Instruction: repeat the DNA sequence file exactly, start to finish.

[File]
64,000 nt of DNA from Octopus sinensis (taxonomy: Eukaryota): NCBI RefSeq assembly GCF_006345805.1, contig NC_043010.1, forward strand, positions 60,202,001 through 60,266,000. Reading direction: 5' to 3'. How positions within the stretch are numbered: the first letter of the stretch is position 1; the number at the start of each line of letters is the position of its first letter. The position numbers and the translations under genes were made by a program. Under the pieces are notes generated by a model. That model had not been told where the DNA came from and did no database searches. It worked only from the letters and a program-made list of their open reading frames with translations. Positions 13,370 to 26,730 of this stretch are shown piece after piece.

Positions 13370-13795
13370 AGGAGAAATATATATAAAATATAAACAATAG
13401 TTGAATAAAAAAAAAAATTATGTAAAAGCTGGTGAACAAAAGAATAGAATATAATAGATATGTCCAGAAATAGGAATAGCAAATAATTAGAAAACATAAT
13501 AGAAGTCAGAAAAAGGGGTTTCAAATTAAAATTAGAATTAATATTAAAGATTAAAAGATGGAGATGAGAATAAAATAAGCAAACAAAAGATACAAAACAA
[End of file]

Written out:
64,000 nt of DNA from Octopus sinensis (taxonomy: Eukaryota): NCBI RefSeq assembly GCF_006345805.1, contig NC_043010.1, forward strand, positions 60,202,001 through 60,266,000. Reading direction: 5' to 3'. How positions within the stretch are numbered: the first letter of the stretch is position 1; the number at the start of each line of letters is the position of its first letter. The position numbers and the translations under genes were made by a program. Under the pieces are notes generated by a model. That model had not been told where the DNA came from and did no database searches. It worked only from the letters and a program-made list of their open reading frames with translations. Positions 13,370 to 26,730 of this stretch are shown piece after piece.

Positions 13370-13795
13370 AGGAGAAATATATATAAAATATAAACAATAG
13401 TTGAATAAAAAAAAAAATTATGTAAAAGCTGGTGAACAAAAGAATAGAATATAATAGATATGTCCAGAAATAGGAATAGCAAATAATTAGAAAACATAAT
13501 AGAAGTCAGAAAAAGGGGTTTCAAATTAAAATTAGAATTAATATTAAAGATTAAAAGATGGAGATGAGAATAAAATAAGCAAACAAAAGATACAAAACAA